Dear Believers in Christ Jesus,
In today’s gospel, John 12:20-33, some Greeks who had come to worship at the Passover Feast came to Philip and asked him, “Sir, we would like to see Jesus.” This searching for Jesus caught my attention in this passage. During this Lenten season, our souls also long to see Jesus. We are all caught up in the search through our prayer, our fasting, and our alms giving.
I invite you to rest in the phrase, “We would like to see Jesus.” This request is not just a pious inquiry but a deep longing to be free of the sin, self-centeredness, and darkness of our own journey. To set our eyes on the Beloved, to search diligently for the face of the Christ, is to find for our own lives the mercy, hope and satisfaction we all long for on this side of the grave.
The gospel then challenges us to explore how to search for Jesus. We must learn from a grain of wheat. If we let go our burdens, our securities and surrender to God, we shall learn to live in great abundance. Jesus’ love is not skimpy or shallow. It is not for a precious few or timid about who can receive such compassion. We are the ones who lose sight of our desires to discover a life worth living, to discover a hope that is well beyond our own imagining. In these Lenten days, our sight is on the person of Christ. When shall you see Jesus?
We shall see Jesus…
…when we finally have the courage to speak from our hearts in prayer.
…when we learn we cannot control life or satisfy our own needs.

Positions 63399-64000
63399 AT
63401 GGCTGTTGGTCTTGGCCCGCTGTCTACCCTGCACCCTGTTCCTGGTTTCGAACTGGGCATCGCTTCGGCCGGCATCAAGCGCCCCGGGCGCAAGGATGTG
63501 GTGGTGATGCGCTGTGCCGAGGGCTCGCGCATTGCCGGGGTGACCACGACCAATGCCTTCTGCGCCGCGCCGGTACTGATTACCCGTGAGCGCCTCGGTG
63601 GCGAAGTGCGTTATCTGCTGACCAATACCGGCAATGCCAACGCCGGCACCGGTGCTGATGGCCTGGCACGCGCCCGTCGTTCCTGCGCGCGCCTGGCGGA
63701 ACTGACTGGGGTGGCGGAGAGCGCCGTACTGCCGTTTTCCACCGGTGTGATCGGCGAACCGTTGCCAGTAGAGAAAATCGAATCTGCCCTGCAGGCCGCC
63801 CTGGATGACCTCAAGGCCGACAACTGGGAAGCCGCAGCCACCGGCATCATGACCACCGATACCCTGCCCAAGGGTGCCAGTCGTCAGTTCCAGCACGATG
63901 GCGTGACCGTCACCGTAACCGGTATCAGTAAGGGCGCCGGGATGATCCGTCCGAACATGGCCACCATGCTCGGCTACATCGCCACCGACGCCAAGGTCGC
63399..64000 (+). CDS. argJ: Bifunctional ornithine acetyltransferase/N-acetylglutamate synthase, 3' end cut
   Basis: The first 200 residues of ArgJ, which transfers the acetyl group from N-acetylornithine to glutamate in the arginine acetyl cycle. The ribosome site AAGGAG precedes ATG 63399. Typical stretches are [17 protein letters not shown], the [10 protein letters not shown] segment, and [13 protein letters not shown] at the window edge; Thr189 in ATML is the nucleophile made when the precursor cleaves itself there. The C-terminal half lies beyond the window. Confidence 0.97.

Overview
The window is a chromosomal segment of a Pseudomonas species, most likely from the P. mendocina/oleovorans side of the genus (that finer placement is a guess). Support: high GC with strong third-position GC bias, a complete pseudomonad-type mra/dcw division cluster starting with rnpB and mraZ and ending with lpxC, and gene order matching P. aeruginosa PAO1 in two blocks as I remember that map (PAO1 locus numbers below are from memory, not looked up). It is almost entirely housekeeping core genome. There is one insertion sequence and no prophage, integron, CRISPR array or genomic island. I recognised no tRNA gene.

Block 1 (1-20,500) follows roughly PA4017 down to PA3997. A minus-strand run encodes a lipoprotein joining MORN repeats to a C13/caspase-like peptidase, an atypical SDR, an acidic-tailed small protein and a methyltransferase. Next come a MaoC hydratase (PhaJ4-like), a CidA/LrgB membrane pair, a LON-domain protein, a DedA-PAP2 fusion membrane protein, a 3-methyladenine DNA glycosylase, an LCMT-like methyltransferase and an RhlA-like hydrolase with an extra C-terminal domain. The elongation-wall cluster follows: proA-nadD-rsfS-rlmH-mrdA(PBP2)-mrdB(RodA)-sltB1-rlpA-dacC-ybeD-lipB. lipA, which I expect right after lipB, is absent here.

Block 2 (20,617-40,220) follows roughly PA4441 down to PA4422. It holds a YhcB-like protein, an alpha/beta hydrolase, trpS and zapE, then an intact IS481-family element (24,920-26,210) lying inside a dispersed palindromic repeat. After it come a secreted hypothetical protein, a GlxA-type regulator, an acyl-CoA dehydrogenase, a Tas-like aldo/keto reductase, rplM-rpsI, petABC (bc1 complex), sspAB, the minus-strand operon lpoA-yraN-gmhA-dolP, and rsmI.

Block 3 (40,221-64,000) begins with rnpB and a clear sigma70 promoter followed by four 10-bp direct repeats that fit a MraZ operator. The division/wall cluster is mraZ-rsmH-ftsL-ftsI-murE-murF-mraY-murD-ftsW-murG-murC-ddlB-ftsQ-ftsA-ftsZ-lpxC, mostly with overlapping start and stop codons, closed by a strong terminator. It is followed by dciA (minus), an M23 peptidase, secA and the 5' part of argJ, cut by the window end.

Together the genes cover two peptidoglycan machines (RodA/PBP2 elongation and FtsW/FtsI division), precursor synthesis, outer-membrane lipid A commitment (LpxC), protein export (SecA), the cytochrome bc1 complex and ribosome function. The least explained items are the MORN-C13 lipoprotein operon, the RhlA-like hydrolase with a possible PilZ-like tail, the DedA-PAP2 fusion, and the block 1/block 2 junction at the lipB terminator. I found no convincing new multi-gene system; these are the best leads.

…when we quiet our inner life and offer our heartache to him.
…when we die like a grain of wheat and believe we shall grow in love.
…when Lent becomes an inner search for integrity and peace
…when we live His pattern of dying to self and rising in Him.
…when we admit our failures and entrust our life to God.
…when hope is not a theory but also a lived prayer in our daily lives. …
…when we have the courage to listen and not just utter formulas for prayer.
…when we reach out into the suffering of other people.
…when our hearts are broken open because of the misery of others. …
…when we come to the conclusion that we are all one in Christ.
…when we worship in community and not just pray for our own lives.
…when we die to our selfishness and learn to grow in unity and compassion.
…when tenderness replaces hatred.
…when the beauty of life draws us into the Divine.
…when His courage within us compels us to live our truth. …
…when we encounter the face of the stranger, the refugee and the child in faith.
Peace in this Lenten journey,